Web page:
Adam Goldman entered the Dunkin’ Donuts system in 2010, purchasing a pair of stores in Paterson, New Jersey, that included a forgotten downtown spot.

With an entrepreneurial spirit, Goldman raised the downtown unit’s prospects with an unrelenting focus on fresh product and high-level customer service. Today, Goldman’s shop is enjoying its second consecutive year of double-digit sales growth.

The 45-year-old former IBM executive discusses his store’s turnaround.

What immediate changes did you make?

The store never had an oven or freezer to support on-site baking. Products were brought in once a day, creating poor selection and less-than-fresh product. This was not acceptable. Days after purchasing the store, I bought a compact, efficient oven that required no venting and squeezed a 6-by-4-[foot] walk-in freezer into our kitchen. Now we’re constantly baking in small batches, which helps freshness and minimizes waste. I also retrained staff and added new workers. While labor costs went up, we vastly improved our speed of service.

I didn’t look short term at these investments. They were long-term plays and ones I believed would pay for themselves and result in a better store.

Were those changes enough?

Absolutely not. We had to get more customers in the door.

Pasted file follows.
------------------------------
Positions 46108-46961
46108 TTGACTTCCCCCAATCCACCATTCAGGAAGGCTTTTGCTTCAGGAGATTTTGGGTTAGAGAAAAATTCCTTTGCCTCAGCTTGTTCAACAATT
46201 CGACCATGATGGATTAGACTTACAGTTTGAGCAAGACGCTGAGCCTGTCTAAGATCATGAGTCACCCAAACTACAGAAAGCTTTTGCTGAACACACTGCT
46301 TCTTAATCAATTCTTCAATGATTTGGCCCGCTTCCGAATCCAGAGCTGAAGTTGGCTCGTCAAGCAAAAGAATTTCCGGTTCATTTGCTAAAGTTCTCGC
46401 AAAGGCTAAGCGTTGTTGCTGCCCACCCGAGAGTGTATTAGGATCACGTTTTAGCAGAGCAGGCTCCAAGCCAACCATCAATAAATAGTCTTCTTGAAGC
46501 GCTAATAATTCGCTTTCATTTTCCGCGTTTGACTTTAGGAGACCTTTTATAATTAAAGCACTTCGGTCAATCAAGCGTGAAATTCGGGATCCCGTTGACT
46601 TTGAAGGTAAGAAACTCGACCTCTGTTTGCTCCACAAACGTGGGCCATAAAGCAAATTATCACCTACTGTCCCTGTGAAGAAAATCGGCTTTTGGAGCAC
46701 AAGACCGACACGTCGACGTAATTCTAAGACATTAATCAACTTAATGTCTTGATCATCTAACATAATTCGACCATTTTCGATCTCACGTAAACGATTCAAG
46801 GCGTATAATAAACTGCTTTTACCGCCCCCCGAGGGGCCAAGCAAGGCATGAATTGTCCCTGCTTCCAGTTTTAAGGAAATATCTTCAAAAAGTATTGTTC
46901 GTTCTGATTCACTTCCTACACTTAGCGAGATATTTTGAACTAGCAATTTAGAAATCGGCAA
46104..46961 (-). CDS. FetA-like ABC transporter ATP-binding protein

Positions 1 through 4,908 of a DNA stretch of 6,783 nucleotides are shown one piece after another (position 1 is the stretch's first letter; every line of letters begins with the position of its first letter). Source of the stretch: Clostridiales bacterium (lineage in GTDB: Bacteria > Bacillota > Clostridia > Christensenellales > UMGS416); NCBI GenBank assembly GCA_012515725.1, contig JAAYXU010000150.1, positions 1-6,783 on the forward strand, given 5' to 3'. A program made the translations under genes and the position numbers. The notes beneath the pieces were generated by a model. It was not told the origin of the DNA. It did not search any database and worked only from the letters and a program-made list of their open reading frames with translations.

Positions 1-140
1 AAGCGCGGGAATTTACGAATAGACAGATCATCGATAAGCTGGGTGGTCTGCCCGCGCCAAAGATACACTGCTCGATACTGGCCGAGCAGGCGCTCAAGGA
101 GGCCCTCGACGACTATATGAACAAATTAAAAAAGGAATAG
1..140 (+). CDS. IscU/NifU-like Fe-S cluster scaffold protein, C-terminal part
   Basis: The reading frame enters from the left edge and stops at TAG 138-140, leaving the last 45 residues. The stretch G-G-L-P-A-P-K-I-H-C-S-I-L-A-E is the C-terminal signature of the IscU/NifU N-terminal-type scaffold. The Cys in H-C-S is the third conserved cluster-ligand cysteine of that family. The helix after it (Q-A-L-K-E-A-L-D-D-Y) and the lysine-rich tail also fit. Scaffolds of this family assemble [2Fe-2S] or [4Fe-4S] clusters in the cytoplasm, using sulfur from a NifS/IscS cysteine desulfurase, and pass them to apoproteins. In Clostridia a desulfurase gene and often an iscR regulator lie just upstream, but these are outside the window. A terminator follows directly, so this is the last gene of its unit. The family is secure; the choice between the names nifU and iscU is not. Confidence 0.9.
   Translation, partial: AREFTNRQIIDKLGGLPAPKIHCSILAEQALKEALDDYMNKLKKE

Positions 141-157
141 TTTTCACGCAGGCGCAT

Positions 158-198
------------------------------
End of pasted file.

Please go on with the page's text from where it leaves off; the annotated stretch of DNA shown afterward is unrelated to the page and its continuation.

I went full force against the new mall that had shut us off—visually and physically—from Main Street and the nearby courthouse. I walked into each mall store and offered a 10 percent discount to every employee. Whenever a new store moves in, we send over a welcome breakfast. The mall employees are now our regulars.

We then added delivery to our repertoire and began delivering to the nearby civic buildings, as well as Paterson’s lone high-rise office building, all of which are within a three-minute walk from our door. Delivery has not only produced increased sales and satisfaction, but has also jumpstarted our catering.

With so many aggressive moves, what was the reaction from Dunkin’ Donuts?

There’s this mistaken thought that you can’t be entrepreneurial in a franchised system. I feel fortunate that Dunkin’ provides a solid framework, but also allows its franchisees a certain amount of flexibility to be entrepreneurial.

Franchisors can sometimes have tunnel vision because they’re focused on what will serve the masses, but franchisees can’t be afraid to think out of the box. All franchisees need to look at their individual needs and opportunities. While staying true to the brand and working with corporate, ask, How can I better serve my customers? How can I pick up new customers? Everybody wins when those questions are answered.

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